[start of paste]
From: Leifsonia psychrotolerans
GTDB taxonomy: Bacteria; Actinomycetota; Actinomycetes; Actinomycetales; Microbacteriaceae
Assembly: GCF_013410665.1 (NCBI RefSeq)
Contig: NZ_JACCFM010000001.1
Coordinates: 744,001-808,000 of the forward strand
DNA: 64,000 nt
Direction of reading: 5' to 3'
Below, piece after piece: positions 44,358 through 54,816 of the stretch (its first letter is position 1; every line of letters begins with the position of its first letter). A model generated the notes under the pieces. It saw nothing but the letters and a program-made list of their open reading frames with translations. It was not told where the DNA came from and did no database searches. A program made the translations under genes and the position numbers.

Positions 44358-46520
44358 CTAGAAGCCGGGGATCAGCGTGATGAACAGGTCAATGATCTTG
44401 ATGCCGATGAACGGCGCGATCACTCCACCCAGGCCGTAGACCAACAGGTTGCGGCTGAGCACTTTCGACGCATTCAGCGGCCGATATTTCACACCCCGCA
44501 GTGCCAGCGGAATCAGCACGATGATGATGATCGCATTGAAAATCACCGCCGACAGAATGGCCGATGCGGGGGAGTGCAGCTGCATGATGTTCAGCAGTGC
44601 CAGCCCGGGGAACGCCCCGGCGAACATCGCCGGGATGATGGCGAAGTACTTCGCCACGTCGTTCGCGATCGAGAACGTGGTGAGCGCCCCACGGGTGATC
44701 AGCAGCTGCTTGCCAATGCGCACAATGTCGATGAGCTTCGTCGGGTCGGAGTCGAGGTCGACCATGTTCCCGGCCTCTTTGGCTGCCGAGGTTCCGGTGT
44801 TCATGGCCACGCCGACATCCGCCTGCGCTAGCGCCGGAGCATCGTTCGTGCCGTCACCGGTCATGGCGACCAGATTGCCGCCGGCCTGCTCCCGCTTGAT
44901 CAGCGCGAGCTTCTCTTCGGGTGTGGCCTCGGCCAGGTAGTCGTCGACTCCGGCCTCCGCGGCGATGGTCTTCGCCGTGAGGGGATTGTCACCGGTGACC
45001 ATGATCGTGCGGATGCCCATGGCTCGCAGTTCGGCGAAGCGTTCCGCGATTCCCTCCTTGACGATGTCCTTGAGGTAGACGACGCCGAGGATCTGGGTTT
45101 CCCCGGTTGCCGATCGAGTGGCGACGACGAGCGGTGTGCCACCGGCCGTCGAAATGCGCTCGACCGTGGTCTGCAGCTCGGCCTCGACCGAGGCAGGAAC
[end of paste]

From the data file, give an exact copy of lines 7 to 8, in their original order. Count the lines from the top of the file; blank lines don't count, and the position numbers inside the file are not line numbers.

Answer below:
Direction of reading: 5' to 3'
Below, piece after piece: positions 44,358 through 54,816 of the stretch (its first letter is position 1; every line of letters begins with the position of its first letter). A model generated the notes under the pieces. It saw nothing but the letters and a program-made list of their open reading frames with translations. It was not told where the DNA came from and did no database searches. A program made the translations under genes and the position numbers.